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  • Writer's pictureDee Aspin

The Speedboat - Dating with Integrity vs. Shortcut to Sex

In-FAST-uation = the power of temptation, excitement and pleasure

Moses chose to be mistreated along with the people of God rather than to enjoy the pleasures of sin for a short time (Hebrews 10:25 NIV)

A smooth, shiny speedboat lulls docked in the harbor ready to reach the deep…in seconds. A sly seaman beckons tense couples to discard the long row ahead, and slip off into the rush of immediate gratification…minus the Captain of their Salvation.

Forget the rowboat—Let’s climb into the Speedboat. Speedboats are great if you want intensity, the thrill of going fast—but speedboats need fuel to move forward. They can run out of gas quickly.

Relationship boats depend on the skill of the oarsmen and communication to propel forward. People who have the skills to communicate, develop the perseverance to work together and adapt to the extreme adventure of difficult challenges in life and love.

A friend stated, “When I was young if things got crazy and we would start arguing, I would just kiss my boyfriend really hard. It would distract him, and the problem would go away for a while.”

• Sex is powerful and created by God as a beautiful expression of faithful love and intimacy reserved for marriage, even though the temptation exists

• Outside of marriage, sex is a speedboat. For some, it is a comfortable delusion to skip the hard work of rowing. Far from shore, if the boat runs out of fuel—you have to row the boat. God is not the pilot. The sensual smokescreen down, it may be a shock when we face each other in deep water—the boat is vulnerable to changing weather conditions and an unprepared crew.

The Decision to reserve the gift of intimacy for your mate is made before the date.

Once I boarded a sailboat in the Santa Cruz harbor with a good friend. We had been invited for a sail around the bay. We cautiously stepped down rickety steps into a knotty pine cabin, and a sign greeted us below deck. “On this vessel, all marriages are conducted by the captain and limited to the duration of the voyage.” I looked at my friend and whispered, “Let’s get out of here.”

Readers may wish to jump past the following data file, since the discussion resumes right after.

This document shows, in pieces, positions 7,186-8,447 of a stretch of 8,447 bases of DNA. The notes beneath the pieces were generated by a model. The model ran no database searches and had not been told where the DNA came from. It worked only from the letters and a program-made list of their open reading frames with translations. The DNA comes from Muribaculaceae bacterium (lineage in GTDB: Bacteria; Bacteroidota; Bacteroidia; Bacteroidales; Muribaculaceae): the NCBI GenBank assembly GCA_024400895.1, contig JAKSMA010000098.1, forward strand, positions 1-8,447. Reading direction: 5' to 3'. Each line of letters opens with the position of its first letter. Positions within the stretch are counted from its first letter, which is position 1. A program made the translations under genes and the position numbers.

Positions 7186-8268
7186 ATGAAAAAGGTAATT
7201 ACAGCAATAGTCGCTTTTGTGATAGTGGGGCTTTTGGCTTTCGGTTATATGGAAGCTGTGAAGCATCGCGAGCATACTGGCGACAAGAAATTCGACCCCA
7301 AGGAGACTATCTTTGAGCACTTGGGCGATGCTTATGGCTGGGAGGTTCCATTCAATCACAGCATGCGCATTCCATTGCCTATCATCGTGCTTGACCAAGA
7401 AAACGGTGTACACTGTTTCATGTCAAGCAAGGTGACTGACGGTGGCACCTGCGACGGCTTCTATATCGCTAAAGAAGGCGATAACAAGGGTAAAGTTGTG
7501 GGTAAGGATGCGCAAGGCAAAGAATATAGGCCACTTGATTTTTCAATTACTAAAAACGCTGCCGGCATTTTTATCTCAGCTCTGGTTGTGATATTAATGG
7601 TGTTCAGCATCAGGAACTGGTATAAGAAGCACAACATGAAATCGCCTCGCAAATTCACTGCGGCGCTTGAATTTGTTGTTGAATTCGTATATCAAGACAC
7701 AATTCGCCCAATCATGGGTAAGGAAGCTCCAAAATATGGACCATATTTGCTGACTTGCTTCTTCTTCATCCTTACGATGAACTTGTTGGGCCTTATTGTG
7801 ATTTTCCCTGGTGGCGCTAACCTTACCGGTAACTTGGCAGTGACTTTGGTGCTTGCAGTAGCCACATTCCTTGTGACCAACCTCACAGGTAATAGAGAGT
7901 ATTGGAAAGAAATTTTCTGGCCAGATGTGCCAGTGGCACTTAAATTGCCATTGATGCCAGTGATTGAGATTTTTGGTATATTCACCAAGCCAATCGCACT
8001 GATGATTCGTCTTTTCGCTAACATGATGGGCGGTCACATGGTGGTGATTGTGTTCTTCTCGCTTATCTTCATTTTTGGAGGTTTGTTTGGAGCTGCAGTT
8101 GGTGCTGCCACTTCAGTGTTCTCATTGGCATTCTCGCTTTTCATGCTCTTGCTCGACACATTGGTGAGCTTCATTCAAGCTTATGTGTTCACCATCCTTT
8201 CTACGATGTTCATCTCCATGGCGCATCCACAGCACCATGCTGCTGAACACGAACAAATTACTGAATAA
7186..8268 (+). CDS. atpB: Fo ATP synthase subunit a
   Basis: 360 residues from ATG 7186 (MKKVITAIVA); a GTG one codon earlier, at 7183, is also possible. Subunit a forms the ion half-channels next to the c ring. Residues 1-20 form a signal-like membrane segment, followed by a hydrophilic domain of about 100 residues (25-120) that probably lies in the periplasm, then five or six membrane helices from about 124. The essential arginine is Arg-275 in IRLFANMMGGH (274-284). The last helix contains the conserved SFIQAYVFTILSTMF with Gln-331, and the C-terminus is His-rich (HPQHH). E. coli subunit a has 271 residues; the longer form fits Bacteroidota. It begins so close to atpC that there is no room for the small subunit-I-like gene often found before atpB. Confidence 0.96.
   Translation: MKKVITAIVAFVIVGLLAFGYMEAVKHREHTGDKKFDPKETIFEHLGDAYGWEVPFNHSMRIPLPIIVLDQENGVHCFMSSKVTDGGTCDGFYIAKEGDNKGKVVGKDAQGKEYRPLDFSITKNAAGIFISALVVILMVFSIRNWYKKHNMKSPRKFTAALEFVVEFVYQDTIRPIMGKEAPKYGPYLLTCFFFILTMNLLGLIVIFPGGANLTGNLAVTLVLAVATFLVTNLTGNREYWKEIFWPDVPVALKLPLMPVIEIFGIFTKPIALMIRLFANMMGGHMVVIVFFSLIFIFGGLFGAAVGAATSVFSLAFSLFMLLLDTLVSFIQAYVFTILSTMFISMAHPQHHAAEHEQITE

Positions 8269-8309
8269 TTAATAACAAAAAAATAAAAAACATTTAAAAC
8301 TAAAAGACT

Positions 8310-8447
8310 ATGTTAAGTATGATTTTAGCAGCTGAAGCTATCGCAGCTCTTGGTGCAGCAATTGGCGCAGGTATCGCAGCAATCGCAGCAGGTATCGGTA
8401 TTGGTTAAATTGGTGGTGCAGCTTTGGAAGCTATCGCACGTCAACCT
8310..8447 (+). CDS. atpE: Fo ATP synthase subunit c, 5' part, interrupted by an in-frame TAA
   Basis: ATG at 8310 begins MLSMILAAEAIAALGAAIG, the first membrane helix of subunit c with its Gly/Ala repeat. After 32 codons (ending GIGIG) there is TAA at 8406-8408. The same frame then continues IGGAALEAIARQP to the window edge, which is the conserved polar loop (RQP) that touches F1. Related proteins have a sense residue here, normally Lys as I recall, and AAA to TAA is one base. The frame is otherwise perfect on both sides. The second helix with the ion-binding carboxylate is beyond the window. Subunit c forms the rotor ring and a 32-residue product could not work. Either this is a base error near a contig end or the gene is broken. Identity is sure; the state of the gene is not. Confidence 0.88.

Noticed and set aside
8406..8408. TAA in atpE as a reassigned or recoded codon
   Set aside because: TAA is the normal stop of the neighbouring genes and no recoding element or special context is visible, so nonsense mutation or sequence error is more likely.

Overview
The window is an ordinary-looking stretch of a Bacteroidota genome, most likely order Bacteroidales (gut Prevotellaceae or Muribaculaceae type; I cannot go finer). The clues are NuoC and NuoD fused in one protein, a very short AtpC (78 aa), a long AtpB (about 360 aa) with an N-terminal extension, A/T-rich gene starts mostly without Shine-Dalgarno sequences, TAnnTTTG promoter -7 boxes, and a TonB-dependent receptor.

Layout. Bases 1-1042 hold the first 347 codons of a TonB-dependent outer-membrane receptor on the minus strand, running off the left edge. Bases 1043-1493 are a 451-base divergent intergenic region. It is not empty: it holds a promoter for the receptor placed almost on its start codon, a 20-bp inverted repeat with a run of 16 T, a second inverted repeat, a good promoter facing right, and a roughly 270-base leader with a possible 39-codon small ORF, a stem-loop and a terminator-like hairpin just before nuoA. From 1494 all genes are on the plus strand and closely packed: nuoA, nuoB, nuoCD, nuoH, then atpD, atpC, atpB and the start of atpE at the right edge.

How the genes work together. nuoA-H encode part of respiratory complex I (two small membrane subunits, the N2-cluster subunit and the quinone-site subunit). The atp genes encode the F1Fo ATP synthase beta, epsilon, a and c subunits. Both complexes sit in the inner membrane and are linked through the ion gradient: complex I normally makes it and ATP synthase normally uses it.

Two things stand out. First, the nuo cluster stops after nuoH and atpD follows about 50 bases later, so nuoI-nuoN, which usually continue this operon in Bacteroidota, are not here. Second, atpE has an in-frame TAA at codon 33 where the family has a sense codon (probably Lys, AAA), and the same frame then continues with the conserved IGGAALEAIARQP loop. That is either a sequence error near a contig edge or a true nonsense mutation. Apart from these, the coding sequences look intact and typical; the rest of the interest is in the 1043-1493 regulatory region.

Putting the past behind you, your decision now will plant seeds for a new future and reap benefits. As you initiate self-control and overcome temptation through God’s strength as a single, you will build confidence in your ability to remain faithful in your marriage.

A newlywed shared a memory of the second date with her husband. “As the evening drew to a close we both lingered by his car. I didn’t want him to kiss me and felt the urge to speak…’I want to honor God in our relationship. I want purity. I have never had that, and it is what I feel God is calling me to

’I thought after I shared my conviction it would be over.”

“He smiled and sounded relieved, ‘I want that too.’”

You are gifting your future mate with the exclusive privilege of knowing you as others cannot by reserving yourself to be cherished by a true love.

It is God’s will you should be holy; that you should avoid sexual immorality; that each of you should learn to control his own body in a way that is holy and honorable, not in passionate lust like the heathen, who do not know God; and in this matter no one should wrong his brother (sister) or take advantage of him (her). (I Thessalonians 4:3, 4)

God's manual for relationships, the Bible, is loaded with tools for interpersonal relationships as God intended. From the wisdom of Proverbs in the Old Testament to Jesus’s truth and insights in the New Testament, we are given an invitation to believe and receive His Spirit and become born-again children of God (John 3:7)...loved, forgiven and free. We are encouraged to love others wisely and unselfishly.

• The will to follow Jesus, and draw upon His strength to live as He intended in our relationships, is possible as we trust and obey Him. We can trust He knows us because He loves us and made us. Romance was His idea since He created man and woman, Adam and Eve, in the Garden of Eden.

• The Biblical actions of love described in 1 Corinthians 13:7-10 are—patience, kindness, believing others have good intentions (not suspicious) not jealous, boastful or easily irritated, not keeping record of wrongs, able to hope and believe the best in someone, bear and endure their struggles…as we rely on God’s infinite resource, not ourselves.

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